Wednesday, June 14, 2017

French villages got talent... and a stamp

On Tuesday 13 June 2017, Rochefort-en-Terre hosted the one-night contest Le Village préféré des Français on France 2, the main public television channel, presented by Stéphane Bern, our current perfect son-in-law and expert on European royalty.
Very rare event in France nowadays: a new stamp announced on prime time tv (ok, not the best audience of the night facing an international football match) and in a knowledgeable way: the picture shown is the engraved one, not the computer before gravure one (France 2, catched and captured thank to Dominique Stephan of the Blog philatélie, an important blog for amateur of France from the Sower to current events).
The village in Morbihan, Brittany, won the 2016 edition of the show created in 2012 and broadcasted live in June. A sort of Let's spend the holidays in our homeland. I have been told of many past participating villages by weekenders, hikers and... of course: stamps.

For a long time now the French post has a tradition of issuing "touristic stamps" on cities, villages, regions, natural parks, islands,... And whatever techniques the artists and the printer used, the result is often far better and enjoyable than the other main category: anniversaries of personalities and institutions that can be very logo-only or with not enough hints of why they are commemorated.

Sometimes the smaller the place, the bolder the artist or the printer: multicolor intaglio printing are common in France, but not often with such stricking color as bright red on quieter colors. Other examples can be found (browse database or your Dallay/Spink catalogue) with seldom colors such as brown, violet and dark orange together for village close to mountainous cliffs.

Artists' side: you can find modern-style illustration like the summer beach of Saint-Brévin-Les Pins last year, or use of the sky and clouds to place symbolic elements of a city.
The illustration project by Elsa Catelin before engraving (via Blog Philatélie). It's the form generally presented by Phil@poste in its catalogues and publications.
During the 2017 edition of the tv show, the stamp for Rochefort-sur-Terre was presented in exclusivity. The stamp was added at the last moment (officially in May) in the philatelic program and its illustration hidden until tuesday night.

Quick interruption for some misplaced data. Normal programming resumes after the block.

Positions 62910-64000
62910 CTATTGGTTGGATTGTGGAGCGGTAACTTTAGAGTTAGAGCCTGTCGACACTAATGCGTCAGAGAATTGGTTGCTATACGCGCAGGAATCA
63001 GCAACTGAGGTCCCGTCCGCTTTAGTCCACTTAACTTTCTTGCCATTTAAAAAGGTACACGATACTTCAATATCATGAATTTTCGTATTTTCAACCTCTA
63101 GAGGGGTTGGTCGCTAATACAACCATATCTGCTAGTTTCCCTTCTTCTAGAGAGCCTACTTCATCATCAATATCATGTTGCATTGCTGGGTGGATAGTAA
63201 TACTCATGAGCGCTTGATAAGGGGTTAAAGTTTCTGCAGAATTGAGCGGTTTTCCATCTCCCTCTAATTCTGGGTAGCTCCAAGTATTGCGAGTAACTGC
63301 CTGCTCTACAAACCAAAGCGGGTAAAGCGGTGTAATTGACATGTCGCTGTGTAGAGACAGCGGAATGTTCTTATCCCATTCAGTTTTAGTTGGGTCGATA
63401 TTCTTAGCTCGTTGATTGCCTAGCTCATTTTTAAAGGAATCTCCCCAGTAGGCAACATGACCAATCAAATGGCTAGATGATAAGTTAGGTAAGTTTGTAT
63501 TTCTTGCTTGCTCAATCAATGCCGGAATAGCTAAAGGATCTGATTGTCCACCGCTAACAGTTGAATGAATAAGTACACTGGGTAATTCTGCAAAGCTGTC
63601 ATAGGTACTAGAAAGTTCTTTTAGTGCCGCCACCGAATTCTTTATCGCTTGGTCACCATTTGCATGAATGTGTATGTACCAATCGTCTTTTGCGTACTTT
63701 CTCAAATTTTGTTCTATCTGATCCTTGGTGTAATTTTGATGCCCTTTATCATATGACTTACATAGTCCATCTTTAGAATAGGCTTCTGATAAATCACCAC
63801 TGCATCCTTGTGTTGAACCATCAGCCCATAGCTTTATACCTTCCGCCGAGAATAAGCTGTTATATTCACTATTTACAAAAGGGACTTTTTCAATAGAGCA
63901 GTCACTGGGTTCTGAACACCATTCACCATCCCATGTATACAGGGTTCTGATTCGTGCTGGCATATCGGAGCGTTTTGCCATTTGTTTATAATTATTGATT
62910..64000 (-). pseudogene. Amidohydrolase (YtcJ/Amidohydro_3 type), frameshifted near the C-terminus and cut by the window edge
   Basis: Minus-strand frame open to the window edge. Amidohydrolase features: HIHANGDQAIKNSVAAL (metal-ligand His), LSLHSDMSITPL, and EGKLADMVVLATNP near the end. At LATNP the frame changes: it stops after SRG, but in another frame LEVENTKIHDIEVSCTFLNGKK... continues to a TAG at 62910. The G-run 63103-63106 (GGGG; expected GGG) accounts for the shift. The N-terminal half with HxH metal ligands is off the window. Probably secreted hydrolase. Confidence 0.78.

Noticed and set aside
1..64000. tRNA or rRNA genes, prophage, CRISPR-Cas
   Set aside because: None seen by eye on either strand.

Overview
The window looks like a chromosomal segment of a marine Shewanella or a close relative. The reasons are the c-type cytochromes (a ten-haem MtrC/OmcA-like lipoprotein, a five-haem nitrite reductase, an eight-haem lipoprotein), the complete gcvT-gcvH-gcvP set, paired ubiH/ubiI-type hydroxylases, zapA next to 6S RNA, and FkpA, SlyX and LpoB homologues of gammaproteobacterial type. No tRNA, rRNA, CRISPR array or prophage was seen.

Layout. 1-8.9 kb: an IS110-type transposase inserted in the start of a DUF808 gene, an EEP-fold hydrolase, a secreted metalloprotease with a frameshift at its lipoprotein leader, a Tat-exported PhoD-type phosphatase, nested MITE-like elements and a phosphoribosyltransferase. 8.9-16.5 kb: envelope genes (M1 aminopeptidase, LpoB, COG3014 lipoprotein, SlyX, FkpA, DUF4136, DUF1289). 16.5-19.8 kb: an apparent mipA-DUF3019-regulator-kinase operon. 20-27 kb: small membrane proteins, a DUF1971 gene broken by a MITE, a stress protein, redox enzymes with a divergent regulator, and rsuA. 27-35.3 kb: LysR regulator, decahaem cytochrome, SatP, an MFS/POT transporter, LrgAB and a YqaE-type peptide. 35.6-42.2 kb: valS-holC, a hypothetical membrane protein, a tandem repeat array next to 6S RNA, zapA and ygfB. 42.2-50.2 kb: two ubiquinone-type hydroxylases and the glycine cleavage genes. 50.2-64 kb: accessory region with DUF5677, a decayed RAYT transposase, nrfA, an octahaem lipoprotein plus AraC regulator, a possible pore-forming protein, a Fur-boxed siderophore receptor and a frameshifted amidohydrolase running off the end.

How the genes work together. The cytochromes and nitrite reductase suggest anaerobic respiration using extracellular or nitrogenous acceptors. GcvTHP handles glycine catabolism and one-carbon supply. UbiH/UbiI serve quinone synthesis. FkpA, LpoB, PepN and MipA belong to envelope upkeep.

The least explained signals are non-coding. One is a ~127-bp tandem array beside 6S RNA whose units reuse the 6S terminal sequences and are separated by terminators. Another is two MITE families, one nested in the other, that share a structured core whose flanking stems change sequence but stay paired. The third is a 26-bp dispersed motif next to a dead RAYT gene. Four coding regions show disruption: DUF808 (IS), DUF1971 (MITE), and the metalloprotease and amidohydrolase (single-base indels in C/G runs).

Enthusiastically (his normal behavior) Stéphane Bern showed the inside of a file to the camera: a complete sheet of the new stamp alongside the engraved one-page souvenir Phil@poste edits with each issue. He insisted enough on the artist Elsa Catelin, one of La Poste's in-house engravers.
First day cancel in Rochefort-en-Terre (La Poste Bretagne's Twitter account)
And the announcement: the first of day of sale for the morrow - Wednesday 14 - in Rochefort and Carré d'Encre, Phil@poste's shop in Paris, and the general sale on Thursday.

This show can be watched again for 30 days (but because of TV tax that may be not possible outside France): over here. The stamp announcement was cut and posted on youTube over here.

For a more negative article on the new stamps on France: read this other article in French on SébPhilatélie.

Note added Thursday 24 August 2017:
This televised event displeased the editor of L'Écho de la timbrologie, one of the three French philatelic monthly magazines, because of the embargo on the stamp and all intelligence about its issue, place of first day of cancel, etc. La Poste is accused of hiding news from the usual stamp collectors.

Until now I was only aware of British dealers being unable of preparing first day cachet for "secret issue", that Royal Mail hadn't even told them the topic. And when their amateur competition on auction websites displaying stamps to be issued ,which appearance was under embargo until media launch.

Rest the question: How did these media launch attract non collectors to stamps?

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